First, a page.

‘Establishment delaying Brexit’: #Article50 ruling divides internet

‘Establishment delaying Brexit’: #Article50 ruling divides internet
Britain’s Supreme Court ruling on how Theresa May’s government can trigger formal divorce talks from the EU received a mixed greeting online, with some commentators calling for MPs to delay and amend the Brexit process.

The ruling states that the British government must gain parliamentary approval before starting the process to exit the EU, scuppering Prime Minister May’s plans to bypass the legislature when invoking Article 50 by the end of March.

“So much for the UK Gov claims that Scotland is an equal partner in the Union,” MP Owen Thompson tweeted on the decision that would see the devolved assemblies of the UK absent from the vote.

“'Victory for democracy.' Is that what you call it when #England gets to make decisions for #Scotland, #NorthernIreland & #Wales? #Article50” another tweet read criticizing the decision that will see only the House of Commons vote on Article 50.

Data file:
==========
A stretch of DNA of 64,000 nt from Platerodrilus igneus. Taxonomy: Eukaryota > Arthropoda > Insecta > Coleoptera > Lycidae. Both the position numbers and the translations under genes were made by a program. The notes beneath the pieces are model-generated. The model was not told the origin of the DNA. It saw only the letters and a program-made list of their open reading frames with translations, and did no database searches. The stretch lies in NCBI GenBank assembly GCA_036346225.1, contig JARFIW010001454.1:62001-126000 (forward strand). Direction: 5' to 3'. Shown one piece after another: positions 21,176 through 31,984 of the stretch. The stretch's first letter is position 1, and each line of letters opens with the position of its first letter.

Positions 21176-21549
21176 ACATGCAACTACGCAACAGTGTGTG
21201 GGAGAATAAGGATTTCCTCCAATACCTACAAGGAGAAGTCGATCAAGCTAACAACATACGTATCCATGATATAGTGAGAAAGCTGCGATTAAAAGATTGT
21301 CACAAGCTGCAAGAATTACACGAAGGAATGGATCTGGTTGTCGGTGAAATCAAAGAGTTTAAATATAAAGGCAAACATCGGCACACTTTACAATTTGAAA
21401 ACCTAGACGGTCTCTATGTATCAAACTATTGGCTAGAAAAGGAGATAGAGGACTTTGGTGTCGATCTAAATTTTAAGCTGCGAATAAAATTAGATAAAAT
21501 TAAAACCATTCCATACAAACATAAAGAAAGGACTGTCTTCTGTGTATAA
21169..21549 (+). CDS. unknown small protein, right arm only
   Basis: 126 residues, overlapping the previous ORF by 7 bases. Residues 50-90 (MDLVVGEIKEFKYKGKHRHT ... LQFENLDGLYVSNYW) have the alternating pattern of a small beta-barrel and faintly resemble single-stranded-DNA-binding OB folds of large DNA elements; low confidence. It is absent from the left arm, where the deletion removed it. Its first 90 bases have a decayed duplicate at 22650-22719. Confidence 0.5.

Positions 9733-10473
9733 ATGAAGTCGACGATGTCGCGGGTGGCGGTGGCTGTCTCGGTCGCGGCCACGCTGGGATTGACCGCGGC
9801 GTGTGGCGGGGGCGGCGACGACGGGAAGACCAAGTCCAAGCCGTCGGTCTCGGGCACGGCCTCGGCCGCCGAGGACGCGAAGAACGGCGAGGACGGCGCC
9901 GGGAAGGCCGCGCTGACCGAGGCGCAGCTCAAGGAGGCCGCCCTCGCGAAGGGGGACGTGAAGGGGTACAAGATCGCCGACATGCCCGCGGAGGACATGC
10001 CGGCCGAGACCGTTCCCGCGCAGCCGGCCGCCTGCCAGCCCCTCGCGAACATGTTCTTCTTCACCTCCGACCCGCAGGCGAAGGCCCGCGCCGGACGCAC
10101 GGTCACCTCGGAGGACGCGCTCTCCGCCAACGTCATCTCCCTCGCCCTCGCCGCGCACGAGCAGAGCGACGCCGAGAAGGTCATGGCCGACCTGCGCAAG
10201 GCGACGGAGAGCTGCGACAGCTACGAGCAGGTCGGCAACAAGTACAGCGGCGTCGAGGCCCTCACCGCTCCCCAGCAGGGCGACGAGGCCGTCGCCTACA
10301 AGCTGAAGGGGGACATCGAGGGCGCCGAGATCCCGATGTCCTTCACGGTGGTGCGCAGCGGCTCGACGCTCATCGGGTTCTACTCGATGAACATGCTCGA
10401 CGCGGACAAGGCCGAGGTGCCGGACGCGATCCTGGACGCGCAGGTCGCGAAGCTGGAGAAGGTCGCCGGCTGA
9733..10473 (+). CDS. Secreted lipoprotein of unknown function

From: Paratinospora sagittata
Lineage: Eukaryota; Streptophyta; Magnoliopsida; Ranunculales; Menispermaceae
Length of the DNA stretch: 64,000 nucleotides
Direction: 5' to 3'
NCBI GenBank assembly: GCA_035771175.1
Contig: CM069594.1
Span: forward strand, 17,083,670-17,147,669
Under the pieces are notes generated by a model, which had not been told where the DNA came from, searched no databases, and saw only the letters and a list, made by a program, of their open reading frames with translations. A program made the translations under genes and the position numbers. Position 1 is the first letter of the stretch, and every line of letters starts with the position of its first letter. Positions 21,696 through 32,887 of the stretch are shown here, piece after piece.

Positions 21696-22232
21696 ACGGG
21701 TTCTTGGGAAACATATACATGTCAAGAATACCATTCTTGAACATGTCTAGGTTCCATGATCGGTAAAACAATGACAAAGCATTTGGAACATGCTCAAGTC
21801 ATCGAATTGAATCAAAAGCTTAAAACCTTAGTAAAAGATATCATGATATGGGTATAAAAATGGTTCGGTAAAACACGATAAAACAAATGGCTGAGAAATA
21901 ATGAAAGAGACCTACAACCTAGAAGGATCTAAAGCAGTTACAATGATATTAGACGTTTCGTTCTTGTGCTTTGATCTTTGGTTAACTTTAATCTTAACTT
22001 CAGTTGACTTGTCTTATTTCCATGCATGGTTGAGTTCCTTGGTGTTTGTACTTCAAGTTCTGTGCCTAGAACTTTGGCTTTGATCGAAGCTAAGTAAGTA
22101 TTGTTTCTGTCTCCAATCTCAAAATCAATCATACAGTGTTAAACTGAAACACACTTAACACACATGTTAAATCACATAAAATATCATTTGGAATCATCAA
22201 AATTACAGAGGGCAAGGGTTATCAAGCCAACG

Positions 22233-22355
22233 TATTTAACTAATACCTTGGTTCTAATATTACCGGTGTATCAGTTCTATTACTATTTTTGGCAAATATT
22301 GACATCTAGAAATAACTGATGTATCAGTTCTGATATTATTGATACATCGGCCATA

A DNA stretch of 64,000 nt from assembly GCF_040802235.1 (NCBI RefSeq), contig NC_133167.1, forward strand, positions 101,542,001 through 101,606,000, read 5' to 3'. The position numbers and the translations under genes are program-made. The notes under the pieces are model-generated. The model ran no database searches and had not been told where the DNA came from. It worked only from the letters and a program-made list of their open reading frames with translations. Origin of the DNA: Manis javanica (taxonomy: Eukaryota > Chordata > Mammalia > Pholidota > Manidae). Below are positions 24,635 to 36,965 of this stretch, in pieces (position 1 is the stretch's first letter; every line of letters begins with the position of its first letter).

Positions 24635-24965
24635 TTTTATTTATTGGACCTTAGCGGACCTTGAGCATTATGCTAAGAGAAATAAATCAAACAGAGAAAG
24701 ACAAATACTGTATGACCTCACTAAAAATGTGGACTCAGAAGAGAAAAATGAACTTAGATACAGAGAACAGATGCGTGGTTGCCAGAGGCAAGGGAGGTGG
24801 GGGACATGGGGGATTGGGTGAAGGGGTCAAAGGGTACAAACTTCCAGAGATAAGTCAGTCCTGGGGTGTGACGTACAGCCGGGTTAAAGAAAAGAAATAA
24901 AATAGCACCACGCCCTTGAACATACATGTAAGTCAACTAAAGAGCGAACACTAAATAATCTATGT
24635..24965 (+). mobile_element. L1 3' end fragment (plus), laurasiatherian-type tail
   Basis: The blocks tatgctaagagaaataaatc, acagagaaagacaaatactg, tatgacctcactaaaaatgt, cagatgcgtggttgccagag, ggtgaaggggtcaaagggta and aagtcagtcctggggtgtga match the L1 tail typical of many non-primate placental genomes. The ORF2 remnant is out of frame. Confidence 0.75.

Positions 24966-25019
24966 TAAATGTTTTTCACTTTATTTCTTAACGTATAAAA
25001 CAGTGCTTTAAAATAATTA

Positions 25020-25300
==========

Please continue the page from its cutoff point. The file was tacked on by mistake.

Labour Leader Jeremy Corbyn tweeted after the decision that his party “respects the result of the referendum and the will of the British people and will not frustrate the process for invoking Article 50,” adding that his party will seek amendments to prevent “the Conservatives using Brexit to turn Britain into a bargain basement tax haven.”

The decision looks set to further delay the process of Britain leaving the EU as amendments are debated by MPs. The Scottish National Party (SNP) plan to table 50 “serious and substantive“ amendments to the article.

“The establishment are trying to delay the Brexit process. People are getting angry about it.” UKIP leader Nigel Farage tweeted.

His sentiments were echoed by others frustrated at further delays to the exit for which they campaigned.

“But MPs have a mandate provided by their constituency. So by this logic, all London MPs should vote against Article 50?” one tweet asked.

“If you voted Brexit – keep a very close eye on your MP and how they vote.” Independent MP Steven Woolfe warned.

READ MORE: Theresa May cannot trigger Brexit without parliamentary permission, UK Supreme Court rules

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